Recently, I was asked, “what’s an acceptable churn rate for X”, where X can be your email list, your social media following, your customer base, etc. The simple answer is straightforward: anything over zero is preferable to anything negative. At the most basic understanding of churn, you always want to be growing rather than contracting.
That said, the more complex answer is that it’s dependent on the seasonality or cyclicality of your business. For example, once upon a time, I used to market student loans. Obviously, there’s a relatively narrow demographic of people who need student loans. Thus, every June, we’d see a significant portion (20-25%) of our email list unsubscribe – they were done with college and no longer wanted or needed information about student loans. Our mailing list no longer served them (in their eyes).
Conversely, every summer around July or August, we’d see a massive influx of new subscribers as students entering college got their first tuition bills, wondered how they’d pay that obscene amount, and subscribe to every student loan resource they could find.
This massive churn rate came out as a wash, but it raised two important business questions – was there a way to keep any amount of the people we normally lost, and was there a way to capture more of the new customers. The answer to more new customers is of course media, marketing, and sales. The answer to keeping some of the losses was to diversify our product line so that we offered services relevant to people even after they left college.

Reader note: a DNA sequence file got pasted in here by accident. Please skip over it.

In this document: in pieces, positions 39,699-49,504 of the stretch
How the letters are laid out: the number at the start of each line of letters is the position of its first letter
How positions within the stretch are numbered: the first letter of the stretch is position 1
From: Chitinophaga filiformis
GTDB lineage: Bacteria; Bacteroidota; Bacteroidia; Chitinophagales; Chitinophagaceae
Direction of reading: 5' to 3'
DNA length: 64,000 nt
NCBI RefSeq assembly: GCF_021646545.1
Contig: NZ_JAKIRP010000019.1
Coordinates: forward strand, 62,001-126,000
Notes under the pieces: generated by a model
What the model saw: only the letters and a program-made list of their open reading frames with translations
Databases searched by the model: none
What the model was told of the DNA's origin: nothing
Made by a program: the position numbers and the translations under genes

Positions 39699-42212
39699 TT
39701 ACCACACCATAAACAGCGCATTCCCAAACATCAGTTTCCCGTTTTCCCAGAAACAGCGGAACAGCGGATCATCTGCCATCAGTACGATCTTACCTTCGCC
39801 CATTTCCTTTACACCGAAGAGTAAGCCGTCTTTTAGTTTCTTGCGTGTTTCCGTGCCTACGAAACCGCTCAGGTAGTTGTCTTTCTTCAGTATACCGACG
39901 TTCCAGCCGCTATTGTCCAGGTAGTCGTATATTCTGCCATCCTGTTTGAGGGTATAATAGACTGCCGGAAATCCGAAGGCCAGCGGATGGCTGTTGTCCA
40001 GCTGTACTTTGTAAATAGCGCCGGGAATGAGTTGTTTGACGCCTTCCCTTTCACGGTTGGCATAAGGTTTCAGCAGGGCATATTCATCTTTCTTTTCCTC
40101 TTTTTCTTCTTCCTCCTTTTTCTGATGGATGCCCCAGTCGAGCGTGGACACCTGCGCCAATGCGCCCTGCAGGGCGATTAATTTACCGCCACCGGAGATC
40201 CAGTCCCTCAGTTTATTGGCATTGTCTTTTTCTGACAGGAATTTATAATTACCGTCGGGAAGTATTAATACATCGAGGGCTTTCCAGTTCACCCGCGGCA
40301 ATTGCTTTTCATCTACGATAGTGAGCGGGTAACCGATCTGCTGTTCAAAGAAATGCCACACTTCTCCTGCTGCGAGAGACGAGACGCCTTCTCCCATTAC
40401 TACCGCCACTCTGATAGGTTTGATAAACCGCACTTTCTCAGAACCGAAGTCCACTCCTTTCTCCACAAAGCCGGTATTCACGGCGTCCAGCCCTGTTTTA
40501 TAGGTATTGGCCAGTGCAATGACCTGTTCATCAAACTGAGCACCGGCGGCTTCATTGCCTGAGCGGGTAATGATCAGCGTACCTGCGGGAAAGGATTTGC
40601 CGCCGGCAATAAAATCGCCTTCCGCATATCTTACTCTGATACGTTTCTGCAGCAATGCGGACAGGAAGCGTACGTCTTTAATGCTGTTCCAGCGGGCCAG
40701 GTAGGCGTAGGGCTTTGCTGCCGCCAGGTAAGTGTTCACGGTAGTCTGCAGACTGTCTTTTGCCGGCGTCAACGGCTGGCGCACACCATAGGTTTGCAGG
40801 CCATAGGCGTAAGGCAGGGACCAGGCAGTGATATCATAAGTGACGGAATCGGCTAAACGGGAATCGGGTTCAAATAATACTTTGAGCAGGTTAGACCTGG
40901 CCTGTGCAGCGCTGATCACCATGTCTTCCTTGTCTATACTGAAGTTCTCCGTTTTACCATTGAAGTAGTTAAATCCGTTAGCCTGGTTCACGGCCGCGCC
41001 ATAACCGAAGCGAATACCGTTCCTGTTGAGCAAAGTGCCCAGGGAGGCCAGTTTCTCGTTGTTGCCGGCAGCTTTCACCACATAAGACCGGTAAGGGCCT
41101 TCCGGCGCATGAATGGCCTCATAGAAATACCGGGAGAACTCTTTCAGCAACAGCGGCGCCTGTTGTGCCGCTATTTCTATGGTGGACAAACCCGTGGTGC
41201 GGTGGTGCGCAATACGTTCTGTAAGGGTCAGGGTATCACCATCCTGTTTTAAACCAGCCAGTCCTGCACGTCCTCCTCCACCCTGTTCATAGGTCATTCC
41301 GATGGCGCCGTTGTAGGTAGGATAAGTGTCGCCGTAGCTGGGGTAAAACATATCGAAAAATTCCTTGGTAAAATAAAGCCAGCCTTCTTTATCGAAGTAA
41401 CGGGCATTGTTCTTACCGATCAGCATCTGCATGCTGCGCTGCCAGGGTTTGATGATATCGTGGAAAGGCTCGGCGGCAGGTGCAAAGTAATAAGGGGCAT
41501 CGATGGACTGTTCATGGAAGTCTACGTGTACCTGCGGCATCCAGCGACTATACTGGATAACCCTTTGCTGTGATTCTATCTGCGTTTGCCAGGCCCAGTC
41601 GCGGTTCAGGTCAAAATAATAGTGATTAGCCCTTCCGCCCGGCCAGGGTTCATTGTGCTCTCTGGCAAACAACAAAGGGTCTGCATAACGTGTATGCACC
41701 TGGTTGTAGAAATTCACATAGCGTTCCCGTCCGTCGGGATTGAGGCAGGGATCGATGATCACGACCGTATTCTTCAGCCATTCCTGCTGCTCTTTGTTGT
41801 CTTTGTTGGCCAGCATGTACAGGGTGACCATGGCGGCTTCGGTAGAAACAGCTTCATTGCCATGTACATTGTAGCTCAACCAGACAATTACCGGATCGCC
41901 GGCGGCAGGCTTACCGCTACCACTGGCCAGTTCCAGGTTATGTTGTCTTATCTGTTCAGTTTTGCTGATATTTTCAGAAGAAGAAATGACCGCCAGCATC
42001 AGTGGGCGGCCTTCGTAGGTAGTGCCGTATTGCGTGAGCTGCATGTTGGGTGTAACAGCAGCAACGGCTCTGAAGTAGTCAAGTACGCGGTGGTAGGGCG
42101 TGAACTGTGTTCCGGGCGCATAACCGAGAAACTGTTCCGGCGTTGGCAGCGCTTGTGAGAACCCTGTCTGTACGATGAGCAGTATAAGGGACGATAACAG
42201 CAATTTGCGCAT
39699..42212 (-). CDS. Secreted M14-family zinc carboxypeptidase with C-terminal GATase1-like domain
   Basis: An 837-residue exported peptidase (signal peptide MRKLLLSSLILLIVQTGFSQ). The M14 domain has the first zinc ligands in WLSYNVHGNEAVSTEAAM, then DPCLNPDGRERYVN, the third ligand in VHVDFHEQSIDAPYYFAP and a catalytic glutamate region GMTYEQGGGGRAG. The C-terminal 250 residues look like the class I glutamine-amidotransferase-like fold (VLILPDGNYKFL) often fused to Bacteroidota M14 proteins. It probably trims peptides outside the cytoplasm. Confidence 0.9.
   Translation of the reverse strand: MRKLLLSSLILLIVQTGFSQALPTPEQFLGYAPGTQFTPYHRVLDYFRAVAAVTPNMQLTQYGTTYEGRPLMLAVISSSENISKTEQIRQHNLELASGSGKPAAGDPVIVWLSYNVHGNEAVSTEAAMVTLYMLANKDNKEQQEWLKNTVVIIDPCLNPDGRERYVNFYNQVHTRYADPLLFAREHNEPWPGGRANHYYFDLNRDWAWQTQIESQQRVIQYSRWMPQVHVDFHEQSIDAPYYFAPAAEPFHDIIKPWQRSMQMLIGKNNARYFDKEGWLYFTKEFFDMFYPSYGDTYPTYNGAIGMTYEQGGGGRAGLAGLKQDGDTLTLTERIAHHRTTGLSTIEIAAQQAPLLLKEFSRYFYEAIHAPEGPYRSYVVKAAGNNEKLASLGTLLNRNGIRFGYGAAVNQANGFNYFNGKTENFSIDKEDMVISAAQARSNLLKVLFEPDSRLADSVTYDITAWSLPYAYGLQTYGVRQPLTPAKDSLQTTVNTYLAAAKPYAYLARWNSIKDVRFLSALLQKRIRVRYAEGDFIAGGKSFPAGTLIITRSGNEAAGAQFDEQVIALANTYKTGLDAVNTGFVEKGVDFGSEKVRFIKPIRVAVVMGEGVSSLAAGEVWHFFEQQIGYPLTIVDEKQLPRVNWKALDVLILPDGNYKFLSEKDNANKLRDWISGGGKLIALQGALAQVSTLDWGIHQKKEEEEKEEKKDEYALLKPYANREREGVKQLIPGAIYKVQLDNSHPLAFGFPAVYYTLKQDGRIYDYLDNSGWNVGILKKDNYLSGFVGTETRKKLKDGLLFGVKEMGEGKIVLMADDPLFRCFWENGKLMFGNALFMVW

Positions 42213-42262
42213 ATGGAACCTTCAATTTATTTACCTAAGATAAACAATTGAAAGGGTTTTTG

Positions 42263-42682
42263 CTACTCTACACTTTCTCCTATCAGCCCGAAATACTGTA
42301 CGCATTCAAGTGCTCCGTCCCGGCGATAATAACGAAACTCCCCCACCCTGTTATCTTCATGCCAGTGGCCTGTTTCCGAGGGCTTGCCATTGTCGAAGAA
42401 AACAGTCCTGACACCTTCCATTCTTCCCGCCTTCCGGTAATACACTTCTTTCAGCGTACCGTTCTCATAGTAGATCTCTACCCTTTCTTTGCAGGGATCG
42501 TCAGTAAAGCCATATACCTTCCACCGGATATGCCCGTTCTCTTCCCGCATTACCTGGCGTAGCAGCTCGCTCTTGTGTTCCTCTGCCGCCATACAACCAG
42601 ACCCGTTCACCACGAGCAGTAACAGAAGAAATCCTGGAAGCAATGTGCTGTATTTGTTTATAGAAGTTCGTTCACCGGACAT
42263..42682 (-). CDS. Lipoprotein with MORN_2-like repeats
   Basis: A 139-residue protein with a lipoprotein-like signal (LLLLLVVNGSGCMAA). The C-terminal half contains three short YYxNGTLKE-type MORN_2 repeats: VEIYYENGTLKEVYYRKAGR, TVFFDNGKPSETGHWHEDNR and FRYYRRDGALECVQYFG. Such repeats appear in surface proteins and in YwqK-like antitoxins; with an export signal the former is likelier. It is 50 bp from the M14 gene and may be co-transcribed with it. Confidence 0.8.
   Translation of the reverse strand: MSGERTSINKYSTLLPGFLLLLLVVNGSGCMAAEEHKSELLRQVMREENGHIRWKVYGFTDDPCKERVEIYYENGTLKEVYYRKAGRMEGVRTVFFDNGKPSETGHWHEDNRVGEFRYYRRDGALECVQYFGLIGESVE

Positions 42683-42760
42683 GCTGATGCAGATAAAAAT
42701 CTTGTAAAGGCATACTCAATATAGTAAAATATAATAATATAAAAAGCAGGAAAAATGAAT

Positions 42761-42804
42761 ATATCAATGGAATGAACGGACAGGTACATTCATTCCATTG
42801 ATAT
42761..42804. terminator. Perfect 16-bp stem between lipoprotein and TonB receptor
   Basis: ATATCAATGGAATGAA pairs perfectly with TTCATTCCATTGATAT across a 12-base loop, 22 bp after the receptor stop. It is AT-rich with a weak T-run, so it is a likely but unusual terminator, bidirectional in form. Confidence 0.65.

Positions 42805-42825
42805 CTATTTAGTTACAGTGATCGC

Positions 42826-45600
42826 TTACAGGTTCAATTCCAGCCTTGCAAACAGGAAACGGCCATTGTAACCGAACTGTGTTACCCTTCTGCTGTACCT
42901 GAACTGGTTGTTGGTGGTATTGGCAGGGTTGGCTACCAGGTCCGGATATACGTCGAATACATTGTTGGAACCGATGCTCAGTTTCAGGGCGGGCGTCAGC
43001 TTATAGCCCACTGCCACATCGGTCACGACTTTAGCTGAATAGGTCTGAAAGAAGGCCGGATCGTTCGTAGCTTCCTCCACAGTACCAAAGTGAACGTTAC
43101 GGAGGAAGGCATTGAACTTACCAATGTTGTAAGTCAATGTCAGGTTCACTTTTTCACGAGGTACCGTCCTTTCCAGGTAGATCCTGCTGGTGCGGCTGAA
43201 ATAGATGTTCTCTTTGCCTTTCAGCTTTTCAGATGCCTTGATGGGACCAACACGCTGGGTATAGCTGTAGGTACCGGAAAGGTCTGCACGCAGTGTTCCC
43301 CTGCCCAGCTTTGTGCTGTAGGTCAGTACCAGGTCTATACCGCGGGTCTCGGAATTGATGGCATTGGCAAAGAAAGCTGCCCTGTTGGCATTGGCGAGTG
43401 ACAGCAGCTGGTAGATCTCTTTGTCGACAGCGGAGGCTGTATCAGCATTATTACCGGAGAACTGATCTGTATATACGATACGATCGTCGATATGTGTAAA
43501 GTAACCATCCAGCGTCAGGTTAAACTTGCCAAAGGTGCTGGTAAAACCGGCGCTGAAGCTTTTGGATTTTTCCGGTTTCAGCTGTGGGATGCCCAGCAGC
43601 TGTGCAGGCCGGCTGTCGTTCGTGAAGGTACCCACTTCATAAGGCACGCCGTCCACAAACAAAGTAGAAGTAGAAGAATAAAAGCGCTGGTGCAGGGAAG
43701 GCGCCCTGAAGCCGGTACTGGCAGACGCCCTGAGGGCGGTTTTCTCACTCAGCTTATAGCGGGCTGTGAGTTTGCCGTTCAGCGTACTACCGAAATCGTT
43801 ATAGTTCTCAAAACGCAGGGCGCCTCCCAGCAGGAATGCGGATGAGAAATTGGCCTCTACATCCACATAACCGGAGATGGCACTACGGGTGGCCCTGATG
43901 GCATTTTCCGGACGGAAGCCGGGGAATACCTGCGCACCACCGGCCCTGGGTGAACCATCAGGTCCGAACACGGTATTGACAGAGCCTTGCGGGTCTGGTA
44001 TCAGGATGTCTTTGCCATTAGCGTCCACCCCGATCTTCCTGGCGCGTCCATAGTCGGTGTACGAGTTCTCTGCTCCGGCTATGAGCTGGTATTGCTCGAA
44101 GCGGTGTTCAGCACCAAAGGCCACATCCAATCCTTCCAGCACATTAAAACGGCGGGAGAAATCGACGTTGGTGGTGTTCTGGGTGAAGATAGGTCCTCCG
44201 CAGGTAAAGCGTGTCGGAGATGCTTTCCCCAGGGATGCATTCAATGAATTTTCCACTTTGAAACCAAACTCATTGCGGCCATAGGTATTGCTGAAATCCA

Here’s a better question for you to think about. Look at your churn rate for any two properties and see how they compare. For example, does the number of returning visitors to your website look at all, percentage-wise, similar to the number of people who actively open your email newsletter? If the answer is yes, then there’s something you’re doing right to keep people coming back. If the answer is no, they look dissimilar, then one is serving your audience better than the other. Figure out what the difference is and try to strengthen the weak method.
You can use your existing media mix to help with this. Make sure that you’re cross-promoting effectively. For example, if you’ve got a robust, growing email list and other channels that are important to you are not growing, make sure to give them some added prominence in your email marketing. If you’ve got a strong Twitter account, but your email list isn’t growing, then tweet more about your list. Leverage the full power of your marketing mix!
You might also enjoy:
- Why I Stopped Curating Content on LinkedIn
- You Ask, I Answer: Best Language for Marketing Data Science, R or Python?
- Branded Organic Search: The One PR Metric Almost No One Uses
- Six Types of Marketing Demand Generation
- How to Set Your Public Speaking Fee
Want to read more like this from Christopher Penn? Get updates here:
Get your copy of AI For Marketers